By Lainie Farence
In this blog post, guest blogger Lainie Farance shares how a lifetime of struggle with her weight led her to make the decision to undergo bariatric surgery only to have her surgery postponed due to the Coronavirus pandemic.
I have had weight issues my whole life, and I do not mean the weight that inevitably comes on in so many children during their prepubescent years. I mean my entire life. According to my parents, my first diet was imposed on me when I was three years old due to high blood pressure.
The first diet I can remember was during my fifth grade year. I was a happy and outgoing girl and was not really aware that anything was different about me. However, the differences sank in as I vividly remember bringing diet cookies and sugar-free/fat-free pudding for lunch while so many of my “normal” friends shoveled our school’s deliciously fatty pepperoni rolls into their mouths. I began to associate delicious food as something everyone else deserved. The moment I was away from the monitoring and the food restrictions, I gorged myself on whatever was available, thus giving birth to my quantity over quality mentality. The more and the bigger the better. I didn’t want one handful of chips, I wanted the entire bag. I didn’t want a regular chocolate bar, I wanted the king size one.
Moving into adulthood I found myself overweight, pre-diabetic, and unable to maintain weight loss for longer than a few months. Losing the weight was never difficult for me; I limited calories and 60 pounds melted away. Feeling proud, I rewarded myself with food – I deserved that trip to the buffet and that dessert – unknowingly undoing all the hard work I’d put in. Then the shame set in and I gorged myself again, the weight came back on, and feelings of failure developed; a cycle I lived through over and over.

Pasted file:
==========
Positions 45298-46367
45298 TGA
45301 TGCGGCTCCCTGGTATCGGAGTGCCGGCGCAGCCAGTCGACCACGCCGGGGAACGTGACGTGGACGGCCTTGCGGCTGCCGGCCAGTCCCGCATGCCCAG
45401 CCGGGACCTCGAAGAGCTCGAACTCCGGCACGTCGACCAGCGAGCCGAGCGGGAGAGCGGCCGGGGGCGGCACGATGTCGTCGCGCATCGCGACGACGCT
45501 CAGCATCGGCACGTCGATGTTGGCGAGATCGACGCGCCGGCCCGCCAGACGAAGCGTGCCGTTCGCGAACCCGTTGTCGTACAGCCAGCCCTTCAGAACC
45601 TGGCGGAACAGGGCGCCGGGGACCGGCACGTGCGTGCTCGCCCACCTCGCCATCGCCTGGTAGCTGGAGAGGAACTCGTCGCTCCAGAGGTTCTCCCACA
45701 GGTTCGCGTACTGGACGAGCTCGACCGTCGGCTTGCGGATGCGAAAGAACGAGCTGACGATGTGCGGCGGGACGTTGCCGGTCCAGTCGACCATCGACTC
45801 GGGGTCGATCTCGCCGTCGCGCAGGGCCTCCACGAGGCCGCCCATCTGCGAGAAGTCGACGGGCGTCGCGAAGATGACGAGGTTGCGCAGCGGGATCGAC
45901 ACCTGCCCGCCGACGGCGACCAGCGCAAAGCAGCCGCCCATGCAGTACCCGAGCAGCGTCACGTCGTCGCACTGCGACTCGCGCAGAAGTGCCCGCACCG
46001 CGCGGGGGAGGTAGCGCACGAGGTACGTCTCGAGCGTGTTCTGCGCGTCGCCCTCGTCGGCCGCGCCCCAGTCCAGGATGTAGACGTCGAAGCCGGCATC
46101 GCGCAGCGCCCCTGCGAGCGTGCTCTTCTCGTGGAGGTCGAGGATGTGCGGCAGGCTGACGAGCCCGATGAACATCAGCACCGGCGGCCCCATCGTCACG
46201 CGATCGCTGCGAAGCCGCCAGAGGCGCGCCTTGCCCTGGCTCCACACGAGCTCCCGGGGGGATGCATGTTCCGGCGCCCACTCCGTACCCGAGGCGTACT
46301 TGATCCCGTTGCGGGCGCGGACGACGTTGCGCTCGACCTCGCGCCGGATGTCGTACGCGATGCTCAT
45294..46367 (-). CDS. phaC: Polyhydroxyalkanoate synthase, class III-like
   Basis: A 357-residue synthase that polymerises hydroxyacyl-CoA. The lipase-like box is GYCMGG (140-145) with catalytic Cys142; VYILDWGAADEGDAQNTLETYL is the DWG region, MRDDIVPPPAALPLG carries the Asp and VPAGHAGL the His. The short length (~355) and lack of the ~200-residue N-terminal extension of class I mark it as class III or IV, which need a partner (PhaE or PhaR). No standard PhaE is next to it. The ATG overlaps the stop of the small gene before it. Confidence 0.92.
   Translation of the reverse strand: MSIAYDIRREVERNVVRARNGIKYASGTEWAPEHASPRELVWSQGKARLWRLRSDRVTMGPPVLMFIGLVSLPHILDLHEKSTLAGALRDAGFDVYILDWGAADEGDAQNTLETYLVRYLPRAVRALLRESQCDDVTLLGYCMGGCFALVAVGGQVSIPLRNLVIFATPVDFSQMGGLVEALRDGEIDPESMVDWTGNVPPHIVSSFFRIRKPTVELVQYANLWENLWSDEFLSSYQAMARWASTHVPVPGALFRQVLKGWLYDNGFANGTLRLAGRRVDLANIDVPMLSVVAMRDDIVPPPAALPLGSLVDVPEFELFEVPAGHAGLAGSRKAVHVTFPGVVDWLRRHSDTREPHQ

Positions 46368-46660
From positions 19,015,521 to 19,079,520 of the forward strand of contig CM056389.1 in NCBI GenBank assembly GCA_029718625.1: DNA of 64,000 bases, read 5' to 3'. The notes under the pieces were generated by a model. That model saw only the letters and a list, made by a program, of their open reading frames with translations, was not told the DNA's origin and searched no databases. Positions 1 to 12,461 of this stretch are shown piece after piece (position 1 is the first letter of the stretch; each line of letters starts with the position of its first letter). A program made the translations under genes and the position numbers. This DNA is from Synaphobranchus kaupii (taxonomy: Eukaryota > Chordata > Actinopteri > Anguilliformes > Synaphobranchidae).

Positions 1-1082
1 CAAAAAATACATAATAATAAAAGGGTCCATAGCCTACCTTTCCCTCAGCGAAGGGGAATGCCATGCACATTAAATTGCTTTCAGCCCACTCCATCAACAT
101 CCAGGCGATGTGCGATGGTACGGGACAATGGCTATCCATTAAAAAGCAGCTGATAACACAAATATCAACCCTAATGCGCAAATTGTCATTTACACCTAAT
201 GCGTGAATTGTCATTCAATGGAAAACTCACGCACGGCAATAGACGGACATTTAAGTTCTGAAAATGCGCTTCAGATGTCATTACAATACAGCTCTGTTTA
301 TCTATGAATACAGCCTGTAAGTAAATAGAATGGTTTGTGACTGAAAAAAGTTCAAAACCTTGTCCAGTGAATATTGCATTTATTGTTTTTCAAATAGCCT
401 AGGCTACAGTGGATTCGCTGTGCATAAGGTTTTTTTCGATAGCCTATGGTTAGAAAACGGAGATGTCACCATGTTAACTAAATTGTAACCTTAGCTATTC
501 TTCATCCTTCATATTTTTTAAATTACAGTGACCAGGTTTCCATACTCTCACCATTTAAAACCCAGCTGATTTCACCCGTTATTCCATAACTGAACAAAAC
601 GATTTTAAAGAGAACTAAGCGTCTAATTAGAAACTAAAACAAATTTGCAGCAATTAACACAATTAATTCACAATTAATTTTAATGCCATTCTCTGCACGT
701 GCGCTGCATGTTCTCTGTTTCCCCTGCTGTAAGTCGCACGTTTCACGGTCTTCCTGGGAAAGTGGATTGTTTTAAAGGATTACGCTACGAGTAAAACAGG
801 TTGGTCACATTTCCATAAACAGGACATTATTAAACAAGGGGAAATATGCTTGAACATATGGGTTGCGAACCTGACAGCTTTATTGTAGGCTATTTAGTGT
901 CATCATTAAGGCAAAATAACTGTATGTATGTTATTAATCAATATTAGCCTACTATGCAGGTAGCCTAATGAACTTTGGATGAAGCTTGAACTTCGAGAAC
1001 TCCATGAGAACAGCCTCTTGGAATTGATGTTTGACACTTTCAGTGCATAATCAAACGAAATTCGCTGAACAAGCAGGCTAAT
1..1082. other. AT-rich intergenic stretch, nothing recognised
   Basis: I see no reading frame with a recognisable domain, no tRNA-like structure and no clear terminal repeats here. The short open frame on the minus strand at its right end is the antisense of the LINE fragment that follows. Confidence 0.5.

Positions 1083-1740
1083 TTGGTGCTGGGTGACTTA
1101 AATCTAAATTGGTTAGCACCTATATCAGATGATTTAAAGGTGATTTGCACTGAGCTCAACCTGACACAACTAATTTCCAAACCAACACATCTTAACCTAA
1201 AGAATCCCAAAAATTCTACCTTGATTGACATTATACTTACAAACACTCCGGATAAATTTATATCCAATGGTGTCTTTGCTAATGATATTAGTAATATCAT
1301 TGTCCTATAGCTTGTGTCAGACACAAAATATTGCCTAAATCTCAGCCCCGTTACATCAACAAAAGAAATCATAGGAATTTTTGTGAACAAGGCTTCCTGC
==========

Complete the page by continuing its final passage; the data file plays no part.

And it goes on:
At the age of 38, I finally had enough of the cycle, and I made the decision to have gastric sleeve surgery, a bariatric procedure that removes 75 to 80% of the stomach. Surgery always seemed like the “the easy way out,” but I knew it was time to accept that maintaining weight loss was impossible for me without some help.
While I was excited for this journey, I did not anticipate the obstacles from my insurance company that would make this dream seem like an unachievable pipedream. The stipulations are quite strict. I must:
- slowly lose 35 pounds over a year (not fast like I used to do),
- attend monthly weigh ins and nutrition classes,
- figure out how to manage the expenses (this will not be cheap!),
- have a number of doctor appointments and approvals (cardiac testing, psychological testing, visit my primary care physician, etc.), and
- under absolutely no circumstances gain ANY weight over the prep year.
But I accepted that if I wanted this surgery, I had to meet these guidelines, and I moved forward with positivity. That is, until COVID-19 happened.
My emotions are connected to food, and I am also a person who suffers with anxiety; the current climate of our world is filled with uncertainty and unknowns. It’s been even more challenging to keep up with the weight loss during this frightening time. Being at home all day has made me teeter on the edge of not eating right. My surgery has been postponed, and there is no solid reschedule date as of now, which feels as though I’ve put in 10 months of hard work for nothing. However, as my emotions and anxiety normalize, I am getting back on track so that when things do go back to normal, I will be ready to change my life. I realize we are all anxious right now in one way or another, but we still must strive to keep going in life. I am no different.
Lainie Farence lives in Fairmont, West Virginia, where she works as an interpreter for the deaf and hard of hearing. She enjoys swimming and spending time with her husband, two dogs, and five cats.
Thank you Lainie for sharing your story with our readers and good luck with your surgery!
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